Come for the Dollar Stroll, stay for the neighborhood. Cedar Park and Spruce Hill are filled with great restaurants, bars, markets, cafes and more, so be sure to plan a return trip not long after tonight's big event. (Photos by J. Fusco for GPTMC)
[This spring, Visit Philly launched an effort to promote 14 different neighborhoods surrounding Center City Philadelphia. With our complementary “Philadelphia Neighborhoods” post series, Uwishunu is teaming up with Visit Philly to promote all the awesome dining, shopping, arts, nightlife, events and more within Philly’s many exciting neighborhoods.]
With an amazing event — the Baltimore Avenue Dollar Stroll — as a draw, thousands of hungry urbanites from all corners of the city will descend on the West Philadelphia neighborhoods of Cedar Park and Spruce Hill to experience not only the fine food at the festive event, but also the charms of the ever-developing district.
Spruce Hill sits to the west of the universities and is loosely bounded by 38th and 46th streets and Market Street and Woodland Avenue. Grand, historic homes populate the residential neighborhood, and Baltimore Avenue lends a longstanding funky flair to the area. Clark Park is the district’s main recreation hub, with a playground and seasonal events such as music festivals, a farmers’ market, flea markets and Shakespeare performances.
A bit further west, Cedar Park stretches between 46th and 52nd Streets and Larchwood Street and Kingsessing Avenue. Here, the boho sentiment reigns, and it’s not a put-on trend. The heart of Cedar Park sits at 50th Street and Baltimore Avenue, in the small yet well-appointed park that gives the neighborhood its name.
Below, we look beyond the historic residences and verdant parks, to take a look at some of the many excellent eating and drinking options in Spruce Hill and Cedar Park, many of which are centrally located along Baltimore Avenue.
To explore more about these West Philly neighborhoods, and to view these places on a interactive map, check out the full Spruce Hill and Cedar Park guides in the Philadelphia Neighborhoods section on visitphilly.com.
Restaurants and Bars
• Abyssinia Restaurant & Bar: Abyssinia cooks up savory and authentic Ethiopian cuisine in a neighborhood packed with African dining destinations. The native Tusker Lager beer complements tasty vegetarian and meat-based entrees served on traditional injera bread. 229 S. 45th Street, 215-387-2424
• Allegro Pizza: Gourmet pizzas — from Neapolitan to Sicilian — may be their specialty, but Allegro also takes pride in its hearty breakfast sandwiches, pancakes and egg dishes. On nice days, the terrace makes for a pleasant place to enjoy one of the 150 different bottles of local and imported beer.
• Atyia Ola’s Spirit First Foods: This cozy cafe entices people with nutritional goodness, including fresh juices, sandwiches and raw vegan and vegetarian options. For those who’d like sit and sip, there’s free wireless Internet access. 4505 Baltimore Avenue, 215-939-3298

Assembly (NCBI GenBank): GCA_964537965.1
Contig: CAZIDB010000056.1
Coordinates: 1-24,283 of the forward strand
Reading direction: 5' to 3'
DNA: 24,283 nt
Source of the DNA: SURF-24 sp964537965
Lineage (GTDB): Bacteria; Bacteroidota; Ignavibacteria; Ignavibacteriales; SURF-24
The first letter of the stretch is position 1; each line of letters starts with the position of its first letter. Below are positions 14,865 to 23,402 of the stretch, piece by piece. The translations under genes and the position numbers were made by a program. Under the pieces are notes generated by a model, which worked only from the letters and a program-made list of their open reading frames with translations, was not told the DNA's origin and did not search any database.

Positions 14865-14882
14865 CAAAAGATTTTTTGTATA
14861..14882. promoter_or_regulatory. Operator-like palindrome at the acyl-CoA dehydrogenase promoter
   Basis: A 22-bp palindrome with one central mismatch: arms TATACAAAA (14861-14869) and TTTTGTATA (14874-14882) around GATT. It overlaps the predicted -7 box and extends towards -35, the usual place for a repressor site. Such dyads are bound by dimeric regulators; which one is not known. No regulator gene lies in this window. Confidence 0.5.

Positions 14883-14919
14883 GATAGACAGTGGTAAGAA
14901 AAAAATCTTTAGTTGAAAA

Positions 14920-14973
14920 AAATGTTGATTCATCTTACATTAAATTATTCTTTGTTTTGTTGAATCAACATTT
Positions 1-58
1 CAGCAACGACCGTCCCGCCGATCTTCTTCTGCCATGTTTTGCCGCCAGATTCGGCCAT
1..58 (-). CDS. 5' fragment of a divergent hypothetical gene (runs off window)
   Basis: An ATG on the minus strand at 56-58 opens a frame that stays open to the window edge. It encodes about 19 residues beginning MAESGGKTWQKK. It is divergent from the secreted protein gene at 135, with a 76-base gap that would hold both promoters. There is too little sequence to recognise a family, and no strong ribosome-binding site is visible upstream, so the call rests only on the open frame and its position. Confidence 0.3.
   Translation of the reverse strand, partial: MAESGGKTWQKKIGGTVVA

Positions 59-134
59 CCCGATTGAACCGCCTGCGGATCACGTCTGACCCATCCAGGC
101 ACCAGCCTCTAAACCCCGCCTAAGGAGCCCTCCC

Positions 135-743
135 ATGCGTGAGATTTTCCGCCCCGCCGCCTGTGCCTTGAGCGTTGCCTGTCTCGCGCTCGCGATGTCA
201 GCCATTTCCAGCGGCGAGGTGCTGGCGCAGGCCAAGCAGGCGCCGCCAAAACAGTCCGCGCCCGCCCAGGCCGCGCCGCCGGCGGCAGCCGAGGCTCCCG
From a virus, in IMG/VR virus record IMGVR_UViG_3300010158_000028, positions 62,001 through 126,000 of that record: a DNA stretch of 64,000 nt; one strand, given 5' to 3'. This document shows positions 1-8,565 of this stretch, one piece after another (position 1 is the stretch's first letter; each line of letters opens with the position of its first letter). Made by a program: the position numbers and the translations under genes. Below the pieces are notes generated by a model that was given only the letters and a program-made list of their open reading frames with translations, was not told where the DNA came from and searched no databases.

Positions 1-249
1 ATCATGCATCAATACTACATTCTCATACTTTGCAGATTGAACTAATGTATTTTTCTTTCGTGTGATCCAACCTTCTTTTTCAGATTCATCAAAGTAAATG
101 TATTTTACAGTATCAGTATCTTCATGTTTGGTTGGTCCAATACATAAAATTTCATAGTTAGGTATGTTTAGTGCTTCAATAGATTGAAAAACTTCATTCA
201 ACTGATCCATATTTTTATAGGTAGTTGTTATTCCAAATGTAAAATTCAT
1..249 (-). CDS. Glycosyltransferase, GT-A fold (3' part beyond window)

• Blarney Stone: This local sports pub, boasting a pool table and nightly events such as Quizzo, has perfected the art of bar food. 3929 Sansom Street, 215-222-5340
• Bobby’s Burger Palace: With toppings like watercress and fresh goat cheese, chef/restaurateur Bobby Flay’s signature burgers — not to mention his savory sides and more than 10 milkshake flavors, a few of which are spiked — are undeniably delicious. All beef at Bobby’s is certified Angus and cooked to order.
• Capogiro Gelato Artisans: Philly’s most famous gelato spot serves inventive, handmade flavors from fresh, seasonal ingredients and milk culled from grass-fed, hormone-free cows. The West Philadelphia location of Capogiro plays to its audience by adding coffee and alcohol to the mix.
• Cavanaugh’s Restaurant: This college bar fits perfectly in the neighborhood thanks to plenty of televisions and great wings and burgers—not to mention 24 beers on tap and more than 100 in bottles.
• City Tap House: Reclaimed wood, slate and tile create a handsome space for this beer lovers’ haven, boasting 60 taps and 120 seats, plus outside seating. Classic American fare at City Tap House includes brick-oven pizzas, free-range chicken, mussels and plenty of vegetarian-friendly options.
• Copabanana: Margaritas, burgers, Spanish fries and Tex-Mex dinners served by friendly waiters make this a popular happy hour spot. The plentiful outside seating at Copabanana makes this a happening place in warm weather months.
• Dahlak: Ethnic food enthusiasts enjoy authentic, family-style Ethiopian and Eritrean food in a cozy atmosphere inside or on the patio at Dahlak.
• Desi Chaat House: Fried dough, spices and fillings make up the basis for chaat, a popular Indian snack and the foundation for this casual restaurant. The 10 different variations at Desi include ingredients like cashews, melon seeds, yogurt, green curry and noodles.
• Desi Village: Spices—and lots of them—define this cozy Indian spot, dishing out traditional cuisine with tons of flavor. Regulars at Desi Village swear by the restaurant’s signature dish, the chicken tikka masala.